We are happy to help with advice on training your new pocket pet, including toilet training rabbits and basic obedience training for birds. A health check is important for your new pet, and we can advise you on vaccinations, parasite control and desexing.

Does my pocket pet need to see a specialist vet?

We have experience in handling and treating all types of small animals and reptiles. We're happy to answer any questions about appropriate diet, exercise requirements, preventative health care or medical concerns.

Please remember that not all veterinary clinics are able to provide care for reptiles, birds and fish, so it is best to call first to find out.

We provide up-to-date information about fish, reptiles, rabbits, guinea pigs. In fact, any small animal or pocket pet! Browse the pet care information below or contact us at any time.

More on Small Animals Advice below

Vaccinations Test

Vaccinating your pets is extremely important when it comes to the health of your pets. Vaccinations build immunity and protect your pet from serious disease. Here is some helpful information on your pets vaccinations.

Vaccinating your cat

Vaccinations protect all cats against:

Panluecopaenia virus (“Feline parvo”)
Herpesvirus
Calicivirus
The bacteria Chlamydophila

Does my cat need to be vaccinated?

YES! All of these diseases are still too common in our pet cats.

They are still common because:

People don’t vaccinate their cat(s)
Unvaccinated cats having kittens
Kitten catching these diseases before their first vaccination
Unvaccinated pet cats spreading these diseases
Stray cats in urban areas spreading these diseases around

Timely vaccination can protect your cat from death or illness causes by these preventable diseases.

When should I vaccinate my cat?

Kittens should be vaccinated at:

6-8 weeks
10-12 weeks
14-16 weeks

Please phone us if you are rearing orphaned kittens as they may need an earlier vaccination.

Unvaccinated cats over 3 months of age need two vaccinations 2-4 weeks apart.

All cats must have their vaccination boosted annually for continued protection.

Vaccinating Your Dog

Dogs in Melbourne are still dying from preventable diseases like parvo.

It is essential to protect your dog from:

Parvo
Distemper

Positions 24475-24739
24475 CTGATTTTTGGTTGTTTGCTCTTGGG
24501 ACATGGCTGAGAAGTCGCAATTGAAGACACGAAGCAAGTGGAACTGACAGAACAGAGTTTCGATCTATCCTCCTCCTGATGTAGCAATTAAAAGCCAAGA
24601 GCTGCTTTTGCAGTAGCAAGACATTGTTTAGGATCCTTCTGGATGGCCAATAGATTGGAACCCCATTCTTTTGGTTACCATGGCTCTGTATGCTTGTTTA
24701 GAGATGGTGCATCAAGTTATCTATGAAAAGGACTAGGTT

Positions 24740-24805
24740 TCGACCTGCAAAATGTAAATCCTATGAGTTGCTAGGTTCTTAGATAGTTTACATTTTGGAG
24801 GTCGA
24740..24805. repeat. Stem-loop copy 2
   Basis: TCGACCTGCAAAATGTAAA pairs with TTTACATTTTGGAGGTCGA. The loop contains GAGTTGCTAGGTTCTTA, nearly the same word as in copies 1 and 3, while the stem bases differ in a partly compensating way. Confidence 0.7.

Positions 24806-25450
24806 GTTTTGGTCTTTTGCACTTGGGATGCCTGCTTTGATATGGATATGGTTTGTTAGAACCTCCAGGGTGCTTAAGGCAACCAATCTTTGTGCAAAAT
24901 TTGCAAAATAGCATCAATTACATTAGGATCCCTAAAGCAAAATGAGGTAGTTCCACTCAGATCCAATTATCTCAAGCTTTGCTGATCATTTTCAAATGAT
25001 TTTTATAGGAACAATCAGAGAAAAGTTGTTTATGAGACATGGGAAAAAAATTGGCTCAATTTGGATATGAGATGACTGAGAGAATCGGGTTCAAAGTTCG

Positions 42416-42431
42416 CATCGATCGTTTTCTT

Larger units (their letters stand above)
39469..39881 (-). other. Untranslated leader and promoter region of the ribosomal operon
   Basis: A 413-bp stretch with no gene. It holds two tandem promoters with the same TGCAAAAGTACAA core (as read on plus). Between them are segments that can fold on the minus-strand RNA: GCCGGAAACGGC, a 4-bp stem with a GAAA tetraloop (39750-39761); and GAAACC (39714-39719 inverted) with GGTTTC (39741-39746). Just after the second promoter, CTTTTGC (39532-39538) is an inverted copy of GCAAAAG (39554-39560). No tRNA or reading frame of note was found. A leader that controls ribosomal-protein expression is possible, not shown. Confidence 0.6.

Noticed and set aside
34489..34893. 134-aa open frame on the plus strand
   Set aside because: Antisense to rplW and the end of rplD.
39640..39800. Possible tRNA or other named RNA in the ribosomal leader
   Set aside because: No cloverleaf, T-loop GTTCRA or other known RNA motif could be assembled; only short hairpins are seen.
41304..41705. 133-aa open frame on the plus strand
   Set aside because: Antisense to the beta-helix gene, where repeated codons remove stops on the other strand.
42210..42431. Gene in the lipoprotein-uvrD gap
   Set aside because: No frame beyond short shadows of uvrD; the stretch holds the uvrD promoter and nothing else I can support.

Infectious hepatitis
Canine cough (Parainfluenza and Bordetella bronchiseptica)

The first three are deadly, with the last causing severe disease.

The best way to safeguard your dog is to ensure your dog is fully vaccinated.

When should I vaccinate my puppy?

Puppies should have a series of three vaccinations spaced one month apart.

6-8 weeks
10-12 weeks
14-16 weeks

Puppies and dogs older than 12 weeks (3 months) will only need:

Initial vaccination
Booster 2-4 weeks later

They are unprotected until two weeks after their booster.

All dogs must be vaccinated annually for continued protection.

Please phone the clinic for an appointment.

We can also protect your dog from:

Leptospirosis
Coronavirus

Please phone us to discuss this further.

Kittens

Senior Dogs

Adult Cats

Senior Cats

Rabbits & Guinea Pigs

Birds

Fish & Reptiles

Useful Links

 We want you to have as much good information as possible. The more quality information you have, the more likely it is that you will make the best possible decisions for your special pet.

RSPCA  -  www.rspcavic.org.au

Lost Dogs Home  -  www.dogshome.com

PetPlan Insurance  -  www.petplan.com.au

Ask A Question

Ask us a question via our Facebook page and one of our expert vets will get back to you as soon as possible with a helpful response.

Help us create a real sense of community between passionate pet owners like you. By using our Facebook page, others will benefit from the advice just because you asked a great question!

We're here to help and we love talking all things animals, so no question is too big or too small.
 

Ask a Question

More on Ask A Question below

New Dog Owners

More on New Dog Owners below

New Cat Owners

New Rabbit Owners

Summer Health Tips for Your Dog

Introducing a New Pet to Your Household

Ferrets

More on Ferrets below